The News Journal, Newcastle, Dela.: Code of Professionalism and Ethics
A newspaper's most important asset is its integrity. Lose it, and the newspaper loses the very power that makes it a community force.
Because of this, every newspaper - and every newspaper person - must take certain safeguards to ensure the paper’s integrity. Because a newspaper and its staff are subject to severe public scrutiny, it becomes necessary for employees to avoid both the fact and appearance of partiality and dishonesty.
All of us as members of the press have been operating under our own codes of ethics. In some cases, these individual codes may be more stringent than what follows here as News Journal policy, but this code will give all of us the same minimum guidelines.
As statements of general principle in this code of ethics, the following are offered:
That an individual's own judgment and integrity are the keystones of this code, because it would be impossible to spell out every single question that might arise.
That our management and employees must remain free of obligation to any special interest. This means avoiding all possible conflicts of interest, or the appearance thereof.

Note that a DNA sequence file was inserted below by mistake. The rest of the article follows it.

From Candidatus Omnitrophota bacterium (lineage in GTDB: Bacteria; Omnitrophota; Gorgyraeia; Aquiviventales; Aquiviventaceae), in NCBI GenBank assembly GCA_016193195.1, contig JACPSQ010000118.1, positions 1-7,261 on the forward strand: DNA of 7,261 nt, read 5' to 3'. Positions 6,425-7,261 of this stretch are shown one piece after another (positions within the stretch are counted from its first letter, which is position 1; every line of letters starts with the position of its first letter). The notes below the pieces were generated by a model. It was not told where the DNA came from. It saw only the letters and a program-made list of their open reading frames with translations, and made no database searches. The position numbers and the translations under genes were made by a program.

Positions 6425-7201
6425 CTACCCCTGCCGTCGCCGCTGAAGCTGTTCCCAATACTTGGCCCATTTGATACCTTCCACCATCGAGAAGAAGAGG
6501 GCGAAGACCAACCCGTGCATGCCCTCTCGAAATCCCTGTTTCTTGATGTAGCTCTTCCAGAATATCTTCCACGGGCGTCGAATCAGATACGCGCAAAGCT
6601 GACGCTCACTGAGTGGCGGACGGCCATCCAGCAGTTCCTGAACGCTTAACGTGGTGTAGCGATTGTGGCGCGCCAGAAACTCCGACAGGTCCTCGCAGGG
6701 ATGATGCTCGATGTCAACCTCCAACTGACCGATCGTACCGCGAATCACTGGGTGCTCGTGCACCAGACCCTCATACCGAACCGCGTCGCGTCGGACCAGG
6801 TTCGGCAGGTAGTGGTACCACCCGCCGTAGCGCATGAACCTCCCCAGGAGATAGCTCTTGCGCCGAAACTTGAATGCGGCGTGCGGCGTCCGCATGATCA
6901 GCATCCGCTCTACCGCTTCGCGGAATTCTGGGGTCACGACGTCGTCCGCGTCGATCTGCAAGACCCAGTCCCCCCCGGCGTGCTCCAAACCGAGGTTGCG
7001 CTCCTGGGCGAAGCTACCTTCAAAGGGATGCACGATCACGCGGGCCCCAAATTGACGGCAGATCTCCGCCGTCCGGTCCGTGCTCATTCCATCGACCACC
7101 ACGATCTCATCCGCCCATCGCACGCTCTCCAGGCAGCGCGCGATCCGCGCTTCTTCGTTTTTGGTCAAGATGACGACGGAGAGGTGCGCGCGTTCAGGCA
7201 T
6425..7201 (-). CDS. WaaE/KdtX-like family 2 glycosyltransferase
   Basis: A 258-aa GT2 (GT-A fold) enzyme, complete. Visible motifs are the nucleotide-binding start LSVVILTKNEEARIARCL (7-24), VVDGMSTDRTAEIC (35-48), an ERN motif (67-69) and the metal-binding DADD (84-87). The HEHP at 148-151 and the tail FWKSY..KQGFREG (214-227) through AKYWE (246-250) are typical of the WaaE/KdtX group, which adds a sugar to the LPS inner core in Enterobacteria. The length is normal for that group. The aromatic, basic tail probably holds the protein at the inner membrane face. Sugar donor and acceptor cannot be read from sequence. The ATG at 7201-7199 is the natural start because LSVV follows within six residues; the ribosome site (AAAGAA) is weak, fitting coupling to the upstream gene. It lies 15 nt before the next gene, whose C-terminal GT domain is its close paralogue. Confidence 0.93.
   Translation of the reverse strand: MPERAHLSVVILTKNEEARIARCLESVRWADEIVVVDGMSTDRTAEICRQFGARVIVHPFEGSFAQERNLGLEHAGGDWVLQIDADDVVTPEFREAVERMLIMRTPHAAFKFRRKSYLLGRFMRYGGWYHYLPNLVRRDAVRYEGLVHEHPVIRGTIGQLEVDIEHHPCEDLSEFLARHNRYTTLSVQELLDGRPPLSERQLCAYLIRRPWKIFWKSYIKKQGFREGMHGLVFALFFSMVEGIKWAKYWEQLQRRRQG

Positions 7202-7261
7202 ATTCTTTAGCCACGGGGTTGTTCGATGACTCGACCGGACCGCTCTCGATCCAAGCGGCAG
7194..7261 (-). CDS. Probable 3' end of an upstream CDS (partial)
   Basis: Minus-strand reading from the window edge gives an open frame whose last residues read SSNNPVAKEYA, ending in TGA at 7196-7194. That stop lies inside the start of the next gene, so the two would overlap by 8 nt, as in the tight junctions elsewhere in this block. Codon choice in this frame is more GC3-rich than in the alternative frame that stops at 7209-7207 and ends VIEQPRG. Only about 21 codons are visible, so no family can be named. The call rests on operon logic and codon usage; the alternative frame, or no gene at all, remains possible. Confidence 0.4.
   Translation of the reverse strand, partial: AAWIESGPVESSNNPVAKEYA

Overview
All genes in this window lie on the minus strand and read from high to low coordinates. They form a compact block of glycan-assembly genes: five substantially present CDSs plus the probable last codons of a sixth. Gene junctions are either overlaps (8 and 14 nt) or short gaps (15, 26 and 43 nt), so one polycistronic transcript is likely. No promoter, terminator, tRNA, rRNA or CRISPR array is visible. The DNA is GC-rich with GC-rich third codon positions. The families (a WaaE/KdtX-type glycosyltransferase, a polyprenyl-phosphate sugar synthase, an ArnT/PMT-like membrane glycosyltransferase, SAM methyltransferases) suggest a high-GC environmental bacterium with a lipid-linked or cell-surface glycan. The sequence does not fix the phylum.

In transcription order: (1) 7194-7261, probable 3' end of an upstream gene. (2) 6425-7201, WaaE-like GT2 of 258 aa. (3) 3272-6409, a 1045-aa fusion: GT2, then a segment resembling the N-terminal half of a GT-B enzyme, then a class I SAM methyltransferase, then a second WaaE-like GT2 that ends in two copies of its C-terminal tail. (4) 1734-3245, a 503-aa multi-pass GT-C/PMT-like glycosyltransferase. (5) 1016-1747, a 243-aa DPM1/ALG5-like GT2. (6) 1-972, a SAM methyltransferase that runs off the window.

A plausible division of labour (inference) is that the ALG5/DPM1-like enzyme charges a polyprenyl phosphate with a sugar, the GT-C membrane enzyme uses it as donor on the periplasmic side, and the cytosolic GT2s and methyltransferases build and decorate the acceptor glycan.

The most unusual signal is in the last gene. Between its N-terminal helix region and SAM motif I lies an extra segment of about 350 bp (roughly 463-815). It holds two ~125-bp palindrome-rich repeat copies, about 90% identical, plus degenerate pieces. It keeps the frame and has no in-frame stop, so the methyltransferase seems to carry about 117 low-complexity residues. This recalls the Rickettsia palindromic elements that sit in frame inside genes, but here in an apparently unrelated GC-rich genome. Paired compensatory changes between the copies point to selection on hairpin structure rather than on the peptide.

That the public must be assured that our writers, photographers and editors are beholden to no one.
That this code of ethics applies to all news and editorial department employees of The News Journal Co.
These guidelines were prepared and revised by committees of news and editorial department employees. Every effort was made to elicit comments and contributions from the entire staff while they were being prepared.
News Journal recognizes that the power it has as the dominant source of information for residents of Delaware and adjacent areas carries with it special responsibilities to face the public with politeness and candor, to avoid the appearance of arrogance and to listen to the voiceless.
Accuracy and impartial reporting and editing should be the hallmarks of The News Journal.
Reporters should not comment editorially on stories they are covering and should not write about events in which they're personally involved. Each of us should avoid public involvement in, and expression of opinion about, controversial issues. The editorial page and opinion columns are the places for such expressions. Each of us should be wary of expressing opinions in casual conversation or elsewhere that may then be cited by others as a basis for charging news slanting.
To avoid any appearance of partisanship in any public issue, campaign buttons and bumper stickers should not be displayed nor should public advertisements or petitions be signed.